Louise C. Callaghan was born in 1948 and brought up in County Dublin, Ireland.  She now lives in Dublin, close to her four children and many grandchildren. Her previous poetry collections are The Puzzle-Heart (Salmon, 1999) and Remember The Birds (Salmon, 2005). She compiled and edited Forgotten Light: An Anthology of Memory Poems (A & A Farmar, 2003). Her poetry, which is widely anthologised in Ireland and England, is included in the Field Day Anthology: Vols IV & V.  She completed an M.Litt in Creative Writing at St. Andrews University in Scotland (2007) receiving a First Class Honours in her poetry dissertation.


Read a sample from this book

Growing Up

Facing its womanly girth first I’d search
under frills of leaf for a branch to grip
then purchase for a foot to lever myself up.

By then each sister had claimed her own
quarters in the deciduous torso: one of four
slope-trunks reaching out of its central bole.

Another grip,  a niche and I’d be up level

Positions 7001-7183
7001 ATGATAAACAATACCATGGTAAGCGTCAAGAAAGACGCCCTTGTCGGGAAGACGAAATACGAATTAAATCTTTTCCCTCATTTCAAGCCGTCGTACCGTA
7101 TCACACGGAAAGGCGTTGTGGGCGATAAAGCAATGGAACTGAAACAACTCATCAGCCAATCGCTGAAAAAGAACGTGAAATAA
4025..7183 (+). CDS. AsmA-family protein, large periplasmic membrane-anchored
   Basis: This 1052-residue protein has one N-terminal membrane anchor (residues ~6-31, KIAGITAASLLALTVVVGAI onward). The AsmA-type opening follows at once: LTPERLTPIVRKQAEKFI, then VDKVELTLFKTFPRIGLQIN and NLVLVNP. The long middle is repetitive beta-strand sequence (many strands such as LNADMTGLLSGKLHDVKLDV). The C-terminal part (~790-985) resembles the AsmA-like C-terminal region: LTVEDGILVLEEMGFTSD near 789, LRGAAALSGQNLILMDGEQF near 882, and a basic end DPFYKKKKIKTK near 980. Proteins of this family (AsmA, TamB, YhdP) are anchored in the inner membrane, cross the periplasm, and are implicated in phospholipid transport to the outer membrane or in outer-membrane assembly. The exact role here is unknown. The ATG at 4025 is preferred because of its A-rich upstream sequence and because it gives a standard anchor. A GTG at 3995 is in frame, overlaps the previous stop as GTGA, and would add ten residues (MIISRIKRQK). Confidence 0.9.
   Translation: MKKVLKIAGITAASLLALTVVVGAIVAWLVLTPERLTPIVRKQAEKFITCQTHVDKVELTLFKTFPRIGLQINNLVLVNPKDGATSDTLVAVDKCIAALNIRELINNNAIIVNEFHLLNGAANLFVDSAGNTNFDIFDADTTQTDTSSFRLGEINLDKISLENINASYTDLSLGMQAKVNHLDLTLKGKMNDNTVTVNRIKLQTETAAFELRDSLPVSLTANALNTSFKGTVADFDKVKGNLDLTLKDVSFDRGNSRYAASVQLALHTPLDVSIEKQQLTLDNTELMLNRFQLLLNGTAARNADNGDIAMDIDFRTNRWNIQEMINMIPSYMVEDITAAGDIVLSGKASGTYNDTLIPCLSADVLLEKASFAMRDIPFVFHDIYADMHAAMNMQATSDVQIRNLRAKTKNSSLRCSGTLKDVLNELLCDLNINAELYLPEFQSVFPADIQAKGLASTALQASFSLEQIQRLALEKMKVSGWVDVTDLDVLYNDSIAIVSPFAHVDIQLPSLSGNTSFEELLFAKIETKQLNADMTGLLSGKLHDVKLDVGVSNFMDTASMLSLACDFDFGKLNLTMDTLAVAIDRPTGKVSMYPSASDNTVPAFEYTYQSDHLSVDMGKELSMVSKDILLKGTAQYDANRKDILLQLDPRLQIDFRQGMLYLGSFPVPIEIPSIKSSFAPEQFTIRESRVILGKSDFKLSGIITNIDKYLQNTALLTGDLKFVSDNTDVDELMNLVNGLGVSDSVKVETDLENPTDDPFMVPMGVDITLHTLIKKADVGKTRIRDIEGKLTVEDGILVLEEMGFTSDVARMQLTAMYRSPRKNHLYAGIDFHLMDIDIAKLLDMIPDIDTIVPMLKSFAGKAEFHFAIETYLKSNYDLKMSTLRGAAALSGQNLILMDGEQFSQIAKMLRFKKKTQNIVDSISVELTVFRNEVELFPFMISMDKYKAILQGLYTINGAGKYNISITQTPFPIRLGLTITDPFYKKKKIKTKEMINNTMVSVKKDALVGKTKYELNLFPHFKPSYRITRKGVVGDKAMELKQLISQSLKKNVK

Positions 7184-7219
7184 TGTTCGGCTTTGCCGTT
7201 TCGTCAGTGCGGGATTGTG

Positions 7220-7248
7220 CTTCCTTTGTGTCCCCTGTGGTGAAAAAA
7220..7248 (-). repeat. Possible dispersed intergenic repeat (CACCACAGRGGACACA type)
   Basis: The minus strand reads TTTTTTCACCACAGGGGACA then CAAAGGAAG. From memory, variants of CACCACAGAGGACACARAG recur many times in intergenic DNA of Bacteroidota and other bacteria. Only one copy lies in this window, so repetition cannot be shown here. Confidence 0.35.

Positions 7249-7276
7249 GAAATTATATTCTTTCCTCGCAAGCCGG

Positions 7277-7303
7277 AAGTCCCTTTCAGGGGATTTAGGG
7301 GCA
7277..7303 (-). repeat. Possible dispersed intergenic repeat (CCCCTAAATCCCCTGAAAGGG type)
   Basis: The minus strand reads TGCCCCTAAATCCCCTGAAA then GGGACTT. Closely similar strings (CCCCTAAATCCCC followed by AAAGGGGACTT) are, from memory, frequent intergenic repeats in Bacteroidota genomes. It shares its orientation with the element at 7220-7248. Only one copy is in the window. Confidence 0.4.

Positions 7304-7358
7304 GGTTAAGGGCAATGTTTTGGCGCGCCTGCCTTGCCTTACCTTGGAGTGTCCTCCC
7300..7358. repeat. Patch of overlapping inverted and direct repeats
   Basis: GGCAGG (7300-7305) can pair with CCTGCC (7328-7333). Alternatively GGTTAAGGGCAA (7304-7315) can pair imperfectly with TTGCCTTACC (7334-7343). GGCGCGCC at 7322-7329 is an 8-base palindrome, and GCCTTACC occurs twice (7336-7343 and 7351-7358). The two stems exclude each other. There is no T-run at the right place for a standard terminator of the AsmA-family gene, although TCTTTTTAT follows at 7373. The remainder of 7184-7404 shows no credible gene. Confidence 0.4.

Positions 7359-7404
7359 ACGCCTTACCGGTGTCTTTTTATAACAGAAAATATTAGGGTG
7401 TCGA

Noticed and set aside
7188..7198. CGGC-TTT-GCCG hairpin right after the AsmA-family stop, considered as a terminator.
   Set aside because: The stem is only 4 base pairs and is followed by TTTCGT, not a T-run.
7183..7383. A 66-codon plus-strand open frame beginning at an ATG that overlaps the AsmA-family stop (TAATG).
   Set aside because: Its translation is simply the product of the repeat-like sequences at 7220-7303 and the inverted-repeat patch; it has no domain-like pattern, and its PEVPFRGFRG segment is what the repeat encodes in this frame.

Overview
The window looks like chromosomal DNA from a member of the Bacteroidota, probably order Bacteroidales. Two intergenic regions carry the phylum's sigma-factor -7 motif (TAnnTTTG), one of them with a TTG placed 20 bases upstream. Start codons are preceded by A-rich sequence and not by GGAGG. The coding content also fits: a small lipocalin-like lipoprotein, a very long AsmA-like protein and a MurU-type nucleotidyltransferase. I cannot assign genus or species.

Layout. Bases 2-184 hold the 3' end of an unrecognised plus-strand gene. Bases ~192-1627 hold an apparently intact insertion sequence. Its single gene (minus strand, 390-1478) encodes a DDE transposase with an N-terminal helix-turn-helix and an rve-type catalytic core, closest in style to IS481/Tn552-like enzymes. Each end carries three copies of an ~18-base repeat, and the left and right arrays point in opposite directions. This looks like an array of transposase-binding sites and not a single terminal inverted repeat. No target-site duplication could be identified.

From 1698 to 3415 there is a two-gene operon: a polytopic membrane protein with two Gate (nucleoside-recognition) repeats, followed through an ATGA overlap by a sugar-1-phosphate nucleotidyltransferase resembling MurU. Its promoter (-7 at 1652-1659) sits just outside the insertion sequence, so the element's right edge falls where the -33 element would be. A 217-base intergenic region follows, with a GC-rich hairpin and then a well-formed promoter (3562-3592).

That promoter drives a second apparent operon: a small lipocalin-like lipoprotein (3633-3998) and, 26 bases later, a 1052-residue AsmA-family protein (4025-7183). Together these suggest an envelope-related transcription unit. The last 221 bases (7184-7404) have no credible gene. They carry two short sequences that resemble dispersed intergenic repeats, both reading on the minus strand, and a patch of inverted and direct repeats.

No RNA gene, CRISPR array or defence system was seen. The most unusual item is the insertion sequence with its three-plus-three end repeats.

with the vestibule – leaning out over
Chestnut’s rough bark, poised to enter

my private world. But however I tried
that dense foliage, however heartset,
the last foothold was still too high.



from An Artist & His Letters – 4 Poems

Two Portraits       

I tried to paint his empty place:
the Yellow House, Gauguin fled.

He copied the more ornate of two chairs
after the friendship foundered.

On its surface, two books
and a lit candle in a candle-stick.

Here in the museum, the portrait
of it and his own rough chair,

a plain unpainted súgán. The clay pipe
recurs. Battling my claustrophobia

I try to get closer with my notebook.
One chair outstares the other.



Pallas Athena

The goddess threw her warring
        spear aside, 
        and her shield…

It seems to me
        three decades later
        and more

the sad arc of her helmet
        is bowed for
        some mortal loss:

that gentle-eyed Pallas
        was the psalm
        of her saddness.

With love’s arms around her
        they wrestled and played,
        girl and goddess,

tasselled wings mingled
        with lustrous
        oil-dark hair,

how perfectly
        they matched.
    I can hear them laugh.

But too easily she snapped.
        In pity and sorrow,    
        Athena took her name.   



Reviews